It's more high-tech recycling, Bloodhound style. Now we can start the jet engine - which will make the car work so much better.

We've also taken delivery of 12 tyres originally made for the Royal Air Force's Lightning fighter, which went out of service in the 1980s.

These tyres are a very unusual shape for a jet aircraft: very tall and thin - just the same shape as a land speed record car's wheels.

Both Thrust-2 and Thrust SSC used them for UK runway tests - and it's a good solution, so Bloodhound is going to do exactly the same for our "slow speed" (250 mph) tests.

These "old" tyres have been delivered to Dunlop for a full inspection and re-life, before we use them early in 2012 on a UK Runway.

Image caption Bird vs jet fighter at high speed - no winners

Want to come and watch Bloodhound SSC run in the UK?

We are going to have a special test day just for our Supporter's Club Gold Members. Join the club and come and watch something unique!

Another subject of discussion this month was the thickness of the car's windscreen. How thick does it need to be?

It has to protect me against the aerodynamic loads (12 tonnes per square metre at 1,000 mph) and, in the worst case, against a bird strike.

As a rough figure, a 25mm thick windscreen can stop a 1kg bird at 1,000 mph (or so I've been promised).

All well and good - but some of the birds in South Africa weigh a lot more than 1 kg - and we can't make the windscreen much thicker, or I won't be able to see through it.

We'll just have to make sure there are no birds on the track before I set off.

Some good news from the Northern Cape this month.

We will survey the whole track next year, once we've finished clearing it, but in the meantime we surveyed a 2km strip in the middle of the track to check the flatness of the surface.

The biggest variation over 2km was just 61mm - astonishingly flat - and the car's suspension will easily cope with this surface.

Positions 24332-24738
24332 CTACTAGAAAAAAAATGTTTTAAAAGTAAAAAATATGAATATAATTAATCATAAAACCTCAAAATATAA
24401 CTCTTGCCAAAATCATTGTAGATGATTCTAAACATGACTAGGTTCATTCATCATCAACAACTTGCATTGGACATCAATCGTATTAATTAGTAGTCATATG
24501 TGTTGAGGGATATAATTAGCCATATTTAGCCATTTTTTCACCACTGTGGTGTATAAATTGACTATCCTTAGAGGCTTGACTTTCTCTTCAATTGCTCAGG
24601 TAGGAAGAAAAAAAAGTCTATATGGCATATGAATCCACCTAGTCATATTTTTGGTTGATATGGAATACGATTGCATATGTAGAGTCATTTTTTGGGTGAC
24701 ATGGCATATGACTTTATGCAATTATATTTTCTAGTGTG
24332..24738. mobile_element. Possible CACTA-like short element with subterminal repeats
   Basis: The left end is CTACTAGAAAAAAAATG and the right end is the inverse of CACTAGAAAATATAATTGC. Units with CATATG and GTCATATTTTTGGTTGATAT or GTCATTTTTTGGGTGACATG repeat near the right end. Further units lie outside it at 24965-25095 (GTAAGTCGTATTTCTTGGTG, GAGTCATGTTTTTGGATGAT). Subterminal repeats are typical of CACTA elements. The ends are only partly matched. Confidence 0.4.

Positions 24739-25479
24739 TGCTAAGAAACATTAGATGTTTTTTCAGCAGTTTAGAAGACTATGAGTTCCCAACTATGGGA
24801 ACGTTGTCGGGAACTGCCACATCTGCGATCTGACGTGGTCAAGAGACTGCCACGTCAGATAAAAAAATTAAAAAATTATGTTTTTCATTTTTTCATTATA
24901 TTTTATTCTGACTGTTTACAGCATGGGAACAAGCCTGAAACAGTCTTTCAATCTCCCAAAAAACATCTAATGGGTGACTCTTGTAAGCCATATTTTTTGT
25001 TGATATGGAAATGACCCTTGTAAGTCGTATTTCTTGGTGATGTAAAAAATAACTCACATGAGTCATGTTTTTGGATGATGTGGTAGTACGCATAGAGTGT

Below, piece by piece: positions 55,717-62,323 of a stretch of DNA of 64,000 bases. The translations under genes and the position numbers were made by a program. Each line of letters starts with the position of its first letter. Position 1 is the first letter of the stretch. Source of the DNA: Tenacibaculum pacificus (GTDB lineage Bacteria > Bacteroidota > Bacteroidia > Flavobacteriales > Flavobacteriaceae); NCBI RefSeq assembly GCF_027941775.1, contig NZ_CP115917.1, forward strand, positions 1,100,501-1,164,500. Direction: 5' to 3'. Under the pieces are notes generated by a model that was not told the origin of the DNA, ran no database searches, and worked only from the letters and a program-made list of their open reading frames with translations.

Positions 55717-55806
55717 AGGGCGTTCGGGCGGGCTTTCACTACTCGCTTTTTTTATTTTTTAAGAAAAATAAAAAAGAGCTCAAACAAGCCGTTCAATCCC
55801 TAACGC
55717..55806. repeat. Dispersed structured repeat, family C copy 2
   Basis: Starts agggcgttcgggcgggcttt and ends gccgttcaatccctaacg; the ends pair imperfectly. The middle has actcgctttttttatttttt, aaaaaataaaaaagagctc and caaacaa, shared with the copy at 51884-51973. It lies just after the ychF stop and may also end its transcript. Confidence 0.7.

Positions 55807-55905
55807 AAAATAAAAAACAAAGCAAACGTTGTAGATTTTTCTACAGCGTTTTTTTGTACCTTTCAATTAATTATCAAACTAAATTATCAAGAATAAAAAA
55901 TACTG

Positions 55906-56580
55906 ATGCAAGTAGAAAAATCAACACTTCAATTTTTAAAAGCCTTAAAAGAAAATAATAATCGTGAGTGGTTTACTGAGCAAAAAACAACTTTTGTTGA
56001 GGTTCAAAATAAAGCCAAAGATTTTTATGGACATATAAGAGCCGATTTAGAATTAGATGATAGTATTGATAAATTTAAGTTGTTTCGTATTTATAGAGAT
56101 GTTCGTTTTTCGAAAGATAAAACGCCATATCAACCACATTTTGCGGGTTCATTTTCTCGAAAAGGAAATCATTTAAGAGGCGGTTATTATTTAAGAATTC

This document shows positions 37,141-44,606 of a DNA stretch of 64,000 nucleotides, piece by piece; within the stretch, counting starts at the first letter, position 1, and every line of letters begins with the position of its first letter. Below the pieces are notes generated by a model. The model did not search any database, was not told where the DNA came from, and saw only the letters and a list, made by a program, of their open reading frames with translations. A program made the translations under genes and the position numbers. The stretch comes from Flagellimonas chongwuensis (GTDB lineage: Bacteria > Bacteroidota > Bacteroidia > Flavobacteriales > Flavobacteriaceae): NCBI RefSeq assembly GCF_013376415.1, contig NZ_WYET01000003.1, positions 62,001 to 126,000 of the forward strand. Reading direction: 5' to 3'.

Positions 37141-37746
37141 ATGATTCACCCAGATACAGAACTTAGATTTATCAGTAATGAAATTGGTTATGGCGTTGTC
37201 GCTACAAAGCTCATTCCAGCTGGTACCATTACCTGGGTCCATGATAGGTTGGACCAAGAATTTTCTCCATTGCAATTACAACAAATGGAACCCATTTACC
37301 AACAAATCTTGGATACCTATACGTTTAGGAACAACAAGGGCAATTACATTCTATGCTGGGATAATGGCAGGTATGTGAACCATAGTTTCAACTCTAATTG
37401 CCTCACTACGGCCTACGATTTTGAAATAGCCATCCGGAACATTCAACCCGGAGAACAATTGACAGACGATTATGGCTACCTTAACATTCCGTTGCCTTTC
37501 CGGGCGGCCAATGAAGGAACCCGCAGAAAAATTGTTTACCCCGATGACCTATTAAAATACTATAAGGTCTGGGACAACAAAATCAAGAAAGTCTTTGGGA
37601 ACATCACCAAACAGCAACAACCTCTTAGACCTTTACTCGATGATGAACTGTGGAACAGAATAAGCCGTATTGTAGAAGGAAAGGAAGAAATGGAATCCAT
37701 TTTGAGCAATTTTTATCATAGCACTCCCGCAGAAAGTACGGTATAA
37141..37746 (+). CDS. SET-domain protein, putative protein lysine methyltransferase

A frequency analysis of this data also shows that there are no bumps near the "natural frequency" of the suspension, which might make the car bounce up and down uncontrollably. This is also very good news from my point of view.

The Northern Cape Government held a Bloodhound event out on Hakskeen Pan last month, to tell the locals more about Bloodhound and what we are planning.

Our track boss, Rudi Riek, was a guest at the event and saw the reaction of the hundreds of local people who turned up: "The people of Mier (the nearby town) had never dreamt that their pan, always there and not really of much use to them in the past, would now become a beacon of hope, an asset that will put them in the eye of the world, and a way to put food on their tables for many years to come."

I was touched by those words and by the effect that our project is already creating.

Image caption Mier schoolchildren learn more about Bloodhound

Better yet, the Northern Cape is planning to send some local school students to the UK to see the car under construction next year - another part of the Bloodhound Education Programme in action.

It's not just our team that's excited about 2012. We're going to make a real and positive difference to the Northern Cape and, I think, to kids all over the world.

That's the aim of the whole project and, through the Education Programme, it's already starting to happen. I can't wait.